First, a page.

We Have To Do Better

Although I don’t want to carry a handgun for protection, I understand that other people might need or want one.

Similarly, I am not a hunter, but I recognize rifles or shotguns are part of the sport.

But what I cannot understand is why anyone except a military person on active duty in a war zone needs to own an assault rifle. By design, it’s meant to kill a lot of people very fast. Why would that ever be appropriate in civilian life?

Columbine, Aurora, Virginia Tech, Red Lake, Milwaukee, Seattle, and now, Newtown. No one thinks these mass shootings are acceptable. Yet, we are destined to see more tragedies like these, unless we as a country change our approach to gun control and to mentally ill people.

The problem is complicated and a solution won’t be easy, but we cannot continue to sit idly by while more innocent people get murdered. We have to do better.

Banning assault rifles is a good place to start.

I have heard the statistics saying that when assault rifles were banned during the Clinton era, gun violence did not go down significantly. I recognize that handguns and rifles are often semi-automatic, and therefore they too are capable of quickly killing a number of people.

But we still can still do a better job of regulating their sale and use.

Charli James, a Huffington Post blogger, points out eight things that require more time, information, or effort than owning a gun. Being licensed to drive a car (a potentially lethal weapon) and being allowed to drink alcohol (a potentially lethal activity) are two examples of activities that are more difficult than purchasing a gun.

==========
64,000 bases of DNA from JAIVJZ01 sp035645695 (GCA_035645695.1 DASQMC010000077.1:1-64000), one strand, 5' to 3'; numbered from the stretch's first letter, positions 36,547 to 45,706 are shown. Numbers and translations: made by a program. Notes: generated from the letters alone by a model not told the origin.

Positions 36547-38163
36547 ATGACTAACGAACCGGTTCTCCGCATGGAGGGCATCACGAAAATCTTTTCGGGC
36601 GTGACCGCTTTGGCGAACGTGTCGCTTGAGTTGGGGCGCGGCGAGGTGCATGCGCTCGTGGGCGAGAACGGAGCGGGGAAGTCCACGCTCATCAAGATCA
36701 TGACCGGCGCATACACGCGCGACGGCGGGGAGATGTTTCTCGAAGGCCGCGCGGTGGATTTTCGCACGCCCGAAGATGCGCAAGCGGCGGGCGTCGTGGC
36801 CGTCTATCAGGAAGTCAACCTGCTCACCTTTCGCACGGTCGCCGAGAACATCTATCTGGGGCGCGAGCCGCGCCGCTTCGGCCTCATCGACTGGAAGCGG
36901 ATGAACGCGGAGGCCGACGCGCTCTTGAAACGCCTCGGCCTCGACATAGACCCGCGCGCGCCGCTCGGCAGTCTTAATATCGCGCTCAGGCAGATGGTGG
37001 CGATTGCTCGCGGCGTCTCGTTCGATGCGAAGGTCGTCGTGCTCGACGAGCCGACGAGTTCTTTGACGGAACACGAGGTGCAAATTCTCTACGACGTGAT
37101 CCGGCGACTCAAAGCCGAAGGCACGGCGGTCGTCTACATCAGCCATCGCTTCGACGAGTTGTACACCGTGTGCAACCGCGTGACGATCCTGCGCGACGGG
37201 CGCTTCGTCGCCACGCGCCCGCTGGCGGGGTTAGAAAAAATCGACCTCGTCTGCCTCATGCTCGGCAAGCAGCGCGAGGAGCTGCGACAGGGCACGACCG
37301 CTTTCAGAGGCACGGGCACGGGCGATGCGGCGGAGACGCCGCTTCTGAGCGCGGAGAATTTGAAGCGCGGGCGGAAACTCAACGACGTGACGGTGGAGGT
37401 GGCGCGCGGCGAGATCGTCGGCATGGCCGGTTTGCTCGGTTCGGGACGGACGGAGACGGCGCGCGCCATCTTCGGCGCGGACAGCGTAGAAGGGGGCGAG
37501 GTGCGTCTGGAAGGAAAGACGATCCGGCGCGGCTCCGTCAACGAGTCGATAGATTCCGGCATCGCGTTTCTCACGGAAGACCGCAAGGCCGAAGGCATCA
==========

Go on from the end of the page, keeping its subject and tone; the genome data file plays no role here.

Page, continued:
Nonetheless, the prospect of changes in gun control laws prompted a surge in demand for permits among Twin Cities gun buyers, according to Paul Levy of the Star Tribune. The photo accompanying his article shows a gun store owner holding a huge assault rifle. What can a person even do with such a gun (besides the sickening obvious)? It won’t fit in a purse or pocket for protection. An animal killed with it would be in shreds.

What compounds the problem of gun violence is that, as a country, we do not care for mentally ill people effectively. There is a chronic shortage of mental health providers and facilities. Often families are well aware that their loved one is dangerously disturbed, but until the deranged person acts, there is no appropriate way to intervene. And then it’s too late.

I believe that even the staunchest NRA member would agree that mentally disturbed people shouldn’t be allowed to have guns; but obviously, insane people do own and use guns. Surely, we can do a better job of screening potential gun owners.

Considering all the assault weapons that are already in the hands of Americans – both law-abiding and criminals—a ban on assault weapons now won’t do much in the short term, but we have to start somewhere for a long-term effect.

Assault weapons turn the whole idea of “personal protection” on its head. Lots of innocent people are put at risk so one individual gun owner can feel “protected.” Instead, we need to protect our children and families from assault weapons.

As a country, we can do better—we have to.

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